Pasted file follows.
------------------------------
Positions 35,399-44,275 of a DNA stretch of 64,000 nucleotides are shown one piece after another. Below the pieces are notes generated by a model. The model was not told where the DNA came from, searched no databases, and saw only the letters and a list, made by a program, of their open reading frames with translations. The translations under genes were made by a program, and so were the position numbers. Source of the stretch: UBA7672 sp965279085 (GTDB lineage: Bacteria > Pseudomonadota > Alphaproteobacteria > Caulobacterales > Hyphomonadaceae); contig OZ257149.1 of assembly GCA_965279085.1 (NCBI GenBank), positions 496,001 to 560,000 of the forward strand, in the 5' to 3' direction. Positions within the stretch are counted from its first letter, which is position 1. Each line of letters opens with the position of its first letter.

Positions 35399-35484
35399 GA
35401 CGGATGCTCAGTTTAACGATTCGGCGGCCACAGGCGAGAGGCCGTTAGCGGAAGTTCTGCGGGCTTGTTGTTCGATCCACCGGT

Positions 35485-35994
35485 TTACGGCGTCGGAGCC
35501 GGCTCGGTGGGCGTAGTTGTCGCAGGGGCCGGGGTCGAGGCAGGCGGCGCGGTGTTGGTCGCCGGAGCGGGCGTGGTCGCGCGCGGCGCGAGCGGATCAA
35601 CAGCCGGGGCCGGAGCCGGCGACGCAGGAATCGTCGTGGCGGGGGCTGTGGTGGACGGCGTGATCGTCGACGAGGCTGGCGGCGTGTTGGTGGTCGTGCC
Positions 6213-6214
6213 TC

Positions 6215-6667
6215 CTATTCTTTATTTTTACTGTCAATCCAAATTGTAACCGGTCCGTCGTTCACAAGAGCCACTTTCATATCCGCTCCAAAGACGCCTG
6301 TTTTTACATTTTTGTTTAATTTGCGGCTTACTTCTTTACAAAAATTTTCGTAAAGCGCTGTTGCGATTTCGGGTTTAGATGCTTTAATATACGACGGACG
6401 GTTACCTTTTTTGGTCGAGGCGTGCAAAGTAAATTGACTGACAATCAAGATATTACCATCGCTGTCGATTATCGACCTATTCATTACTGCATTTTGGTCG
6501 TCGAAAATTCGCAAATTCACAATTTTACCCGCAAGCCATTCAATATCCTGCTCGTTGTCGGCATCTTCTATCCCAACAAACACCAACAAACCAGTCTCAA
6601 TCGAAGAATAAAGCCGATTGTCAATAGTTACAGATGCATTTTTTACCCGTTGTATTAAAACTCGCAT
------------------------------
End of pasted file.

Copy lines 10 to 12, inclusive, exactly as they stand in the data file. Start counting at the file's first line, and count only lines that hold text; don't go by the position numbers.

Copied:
6213 TC

Positions 6215-6667
6215 CTATTCTTTATTTTTACTGTCAATCCAAATTGTAACCGGTCCGTCGTTCACAAGAGCCACTTTCATATCCGCTCCAAAGACGCCTG